Over the past two weeks, I’ve been discussing the rise, temporary fall, and re-rise of a left-right populist coalition in Italy. Last Friday, after much wrangling, the coalition formally took power as Italy’s new national government. Yesterday, it won an official vote of confidence in the Italian Senate.
Writing at Barron’s, Matthew Klein describes the longstanding economic challenges that prompted Italians to take a chance on “euro-skeptic” populists: “Italian businesses have generated no productivity growth in more than 20 years. The Italian government has been unable to handle the recession of 2008. The combined result has been a slow-motion catastrophe.”
As Klein notes, Italy’s membership in the eurozone means that, essentially, it “lives at the mercy of the European Central Bank. The result: Its borrowing costs rise when things look worse. The Italian banking sector amplifies this process as its assets lose value and its funding costs go up.”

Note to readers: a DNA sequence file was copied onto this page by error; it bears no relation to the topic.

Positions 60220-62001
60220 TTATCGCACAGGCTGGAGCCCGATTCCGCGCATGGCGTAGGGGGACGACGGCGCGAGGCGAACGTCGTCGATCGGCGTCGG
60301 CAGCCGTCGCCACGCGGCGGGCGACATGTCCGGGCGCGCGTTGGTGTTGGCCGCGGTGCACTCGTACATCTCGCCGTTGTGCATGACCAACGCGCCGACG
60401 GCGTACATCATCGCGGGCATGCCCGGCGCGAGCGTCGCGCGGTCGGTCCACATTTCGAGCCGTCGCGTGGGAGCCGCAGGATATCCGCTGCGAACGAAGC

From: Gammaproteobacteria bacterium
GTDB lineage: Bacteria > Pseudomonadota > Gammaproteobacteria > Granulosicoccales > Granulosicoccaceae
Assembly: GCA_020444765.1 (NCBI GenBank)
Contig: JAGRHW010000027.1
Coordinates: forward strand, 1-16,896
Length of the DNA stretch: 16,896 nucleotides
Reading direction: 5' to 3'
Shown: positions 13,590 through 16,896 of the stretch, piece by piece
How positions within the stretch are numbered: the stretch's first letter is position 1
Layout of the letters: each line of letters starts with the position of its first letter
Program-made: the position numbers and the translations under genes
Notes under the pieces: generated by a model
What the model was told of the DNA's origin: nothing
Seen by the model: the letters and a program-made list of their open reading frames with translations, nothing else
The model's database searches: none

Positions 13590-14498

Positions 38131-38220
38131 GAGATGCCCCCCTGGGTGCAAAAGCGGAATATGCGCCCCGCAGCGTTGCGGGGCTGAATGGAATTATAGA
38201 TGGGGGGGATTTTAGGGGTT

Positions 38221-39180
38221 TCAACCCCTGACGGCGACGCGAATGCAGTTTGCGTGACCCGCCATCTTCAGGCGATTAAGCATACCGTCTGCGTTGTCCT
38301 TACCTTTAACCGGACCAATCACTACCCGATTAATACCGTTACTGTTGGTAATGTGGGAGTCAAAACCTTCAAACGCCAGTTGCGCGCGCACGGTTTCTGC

Writing in the Financial Times, Wolfgang Münchau argues that previous Italian governments repeatedly mishandled issues related to the single currency: “It was the unconditional pro-Europeanism of Italy’s past leaders that gave rise to the current nationalist backlash. Previous governments accepted European legislation that was profoundly against Italian interests.”
Münchau concludes his FT piece with some tough-love advice for euro supporters: “Stop treating the euro as an article of faith but fight for its sustainability. That fight cannot be won in Italy alone. It requires big policy shifts in Brussels too.”
We also should not overlook the role that European immigration policy played in bringing Italy’s populists to power. “It’s obvious to everyone that the way migrant flows have been managed has been a failure,” the new Italian prime minister, Giuseppe Conte, said on Tuesday, according to the Associated Press. “We will put an end to the business of immigration that grew disproportionately under the cloak of a pretend solidarity.”